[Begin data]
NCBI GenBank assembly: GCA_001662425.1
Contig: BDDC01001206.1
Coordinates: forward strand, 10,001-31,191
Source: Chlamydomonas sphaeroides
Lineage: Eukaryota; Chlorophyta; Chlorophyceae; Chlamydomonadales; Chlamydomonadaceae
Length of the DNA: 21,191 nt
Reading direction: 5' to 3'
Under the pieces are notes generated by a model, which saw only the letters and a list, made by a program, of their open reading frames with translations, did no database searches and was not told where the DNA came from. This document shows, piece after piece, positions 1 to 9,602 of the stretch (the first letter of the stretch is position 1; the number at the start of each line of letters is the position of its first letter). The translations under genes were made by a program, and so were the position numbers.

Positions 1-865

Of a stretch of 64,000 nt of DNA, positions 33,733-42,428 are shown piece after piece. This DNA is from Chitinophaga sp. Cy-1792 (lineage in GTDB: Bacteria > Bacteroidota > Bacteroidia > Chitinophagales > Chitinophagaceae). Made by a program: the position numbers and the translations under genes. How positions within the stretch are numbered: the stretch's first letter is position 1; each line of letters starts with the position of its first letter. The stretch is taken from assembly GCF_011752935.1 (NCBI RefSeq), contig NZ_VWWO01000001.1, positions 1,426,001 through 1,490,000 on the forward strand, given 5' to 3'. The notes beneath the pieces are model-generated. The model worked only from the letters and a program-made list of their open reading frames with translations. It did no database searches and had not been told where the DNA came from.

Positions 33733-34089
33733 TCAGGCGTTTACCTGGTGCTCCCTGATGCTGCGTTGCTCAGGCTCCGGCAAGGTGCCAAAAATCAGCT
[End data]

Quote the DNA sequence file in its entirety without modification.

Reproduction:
NCBI GenBank assembly: GCA_001662425.1
Contig: BDDC01001206.1
Coordinates: forward strand, 10,001-31,191
Source: Chlamydomonas sphaeroides
Lineage: Eukaryota; Chlorophyta; Chlorophyceae; Chlamydomonadales; Chlamydomonadaceae
Length of the DNA: 21,191 nt
Reading direction: 5' to 3'
Under the pieces are notes generated by a model, which saw only the letters and a list, made by a program, of their open reading frames with translations, did no database searches and was not told where the DNA came from. This document shows, piece after piece, positions 1 to 9,602 of the stretch (the first letter of the stretch is position 1; the number at the start of each line of letters is the position of its first letter). The translations under genes were made by a program, and so were the position numbers.

Positions 1-865

Of a stretch of 64,000 nt of DNA, positions 33,733-42,428 are shown piece after piece. This DNA is from Chitinophaga sp. Cy-1792 (lineage in GTDB: Bacteria > Bacteroidota > Bacteroidia > Chitinophagales > Chitinophagaceae). Made by a program: the position numbers and the translations under genes. How positions within the stretch are numbered: the stretch's first letter is position 1; each line of letters starts with the position of its first letter. The stretch is taken from assembly GCF_011752935.1 (NCBI RefSeq), contig NZ_VWWO01000001.1, positions 1,426,001 through 1,490,000 on the forward strand, given 5' to 3'. The notes beneath the pieces are model-generated. The model worked only from the letters and a program-made list of their open reading frames with translations. It did no database searches and had not been told where the DNA came from.

Positions 33733-34089
33733 TCAGGCGTTTACCTGGTGCTCCCTGATGCTGCGTTGCTCAGGCTCCGGCAAGGTGCCAAAAATCAGCT